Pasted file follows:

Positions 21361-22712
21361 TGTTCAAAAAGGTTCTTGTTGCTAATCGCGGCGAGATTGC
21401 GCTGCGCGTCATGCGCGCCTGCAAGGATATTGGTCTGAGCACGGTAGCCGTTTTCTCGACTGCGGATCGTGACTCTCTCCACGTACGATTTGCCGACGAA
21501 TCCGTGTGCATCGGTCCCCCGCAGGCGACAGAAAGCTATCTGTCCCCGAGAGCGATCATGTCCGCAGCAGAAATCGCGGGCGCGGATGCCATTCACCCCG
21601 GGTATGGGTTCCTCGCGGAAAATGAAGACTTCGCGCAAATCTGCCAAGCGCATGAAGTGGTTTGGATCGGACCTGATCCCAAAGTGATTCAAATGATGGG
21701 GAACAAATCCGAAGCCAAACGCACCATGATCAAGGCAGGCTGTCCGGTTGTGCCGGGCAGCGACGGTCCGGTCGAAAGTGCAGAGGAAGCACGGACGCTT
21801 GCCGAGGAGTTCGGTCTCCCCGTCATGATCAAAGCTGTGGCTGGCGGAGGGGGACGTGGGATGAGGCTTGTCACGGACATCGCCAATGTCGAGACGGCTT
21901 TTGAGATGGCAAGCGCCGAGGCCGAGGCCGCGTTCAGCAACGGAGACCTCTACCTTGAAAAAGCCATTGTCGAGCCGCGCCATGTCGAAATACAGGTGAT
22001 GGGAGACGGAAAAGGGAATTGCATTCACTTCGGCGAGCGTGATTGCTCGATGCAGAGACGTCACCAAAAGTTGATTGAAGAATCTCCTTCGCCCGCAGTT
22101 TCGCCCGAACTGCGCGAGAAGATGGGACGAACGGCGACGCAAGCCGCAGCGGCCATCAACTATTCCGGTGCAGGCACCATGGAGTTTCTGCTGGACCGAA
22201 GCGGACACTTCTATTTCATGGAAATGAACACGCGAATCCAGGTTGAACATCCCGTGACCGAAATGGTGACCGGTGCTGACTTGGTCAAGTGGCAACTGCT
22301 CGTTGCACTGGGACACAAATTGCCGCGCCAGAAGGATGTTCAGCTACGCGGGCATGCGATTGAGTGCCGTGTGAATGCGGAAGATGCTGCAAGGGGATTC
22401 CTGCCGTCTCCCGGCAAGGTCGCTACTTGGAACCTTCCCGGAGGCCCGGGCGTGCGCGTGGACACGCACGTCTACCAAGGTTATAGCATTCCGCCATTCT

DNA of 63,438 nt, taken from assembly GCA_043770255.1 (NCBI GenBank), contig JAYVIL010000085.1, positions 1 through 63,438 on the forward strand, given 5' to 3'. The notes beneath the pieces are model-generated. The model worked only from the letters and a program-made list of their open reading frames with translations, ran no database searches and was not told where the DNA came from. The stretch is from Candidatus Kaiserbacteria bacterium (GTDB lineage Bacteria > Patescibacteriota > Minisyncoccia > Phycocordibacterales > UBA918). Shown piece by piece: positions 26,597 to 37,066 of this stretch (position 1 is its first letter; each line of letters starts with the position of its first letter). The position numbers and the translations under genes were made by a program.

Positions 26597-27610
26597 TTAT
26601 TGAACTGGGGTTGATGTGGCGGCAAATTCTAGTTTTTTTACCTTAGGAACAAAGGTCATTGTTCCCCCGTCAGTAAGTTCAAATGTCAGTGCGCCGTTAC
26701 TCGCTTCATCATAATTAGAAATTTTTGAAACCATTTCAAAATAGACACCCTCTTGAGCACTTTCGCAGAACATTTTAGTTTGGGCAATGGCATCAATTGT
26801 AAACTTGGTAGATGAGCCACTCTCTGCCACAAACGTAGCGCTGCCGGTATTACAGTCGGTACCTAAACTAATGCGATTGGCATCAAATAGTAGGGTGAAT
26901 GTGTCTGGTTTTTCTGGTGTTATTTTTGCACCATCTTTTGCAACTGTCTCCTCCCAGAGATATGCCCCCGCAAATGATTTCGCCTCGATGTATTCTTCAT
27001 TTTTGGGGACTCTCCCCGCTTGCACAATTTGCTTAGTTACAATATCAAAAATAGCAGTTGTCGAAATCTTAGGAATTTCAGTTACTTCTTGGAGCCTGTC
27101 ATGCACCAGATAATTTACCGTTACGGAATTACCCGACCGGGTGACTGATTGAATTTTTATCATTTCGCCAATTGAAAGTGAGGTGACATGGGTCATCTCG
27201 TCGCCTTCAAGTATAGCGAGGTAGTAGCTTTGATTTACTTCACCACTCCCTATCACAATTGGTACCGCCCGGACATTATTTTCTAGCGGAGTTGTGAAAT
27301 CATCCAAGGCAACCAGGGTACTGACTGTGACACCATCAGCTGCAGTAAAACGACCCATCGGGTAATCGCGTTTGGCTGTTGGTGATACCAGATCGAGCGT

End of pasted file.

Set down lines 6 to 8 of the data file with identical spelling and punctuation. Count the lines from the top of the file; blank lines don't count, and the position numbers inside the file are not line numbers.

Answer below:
21701 GAACAAATCCGAAGCCAAACGCACCATGATCAAGGCAGGCTGTCCGGTTGTGCCGGGCAGCGACGGTCCGGTCGAAAGTGCAGAGGAAGCACGGACGCTT
21801 GCCGAGGAGTTCGGTCTCCCCGTCATGATCAAAGCTGTGGCTGGCGGAGGGGGACGTGGGATGAGGCTTGTCACGGACATCGCCAATGTCGAGACGGCTT
21901 TTGAGATGGCAAGCGCCGAGGCCGAGGCCGCGTTCAGCAACGGAGACCTCTACCTTGAAAAAGCCATTGTCGAGCCGCGCCATGTCGAAATACAGGTGAT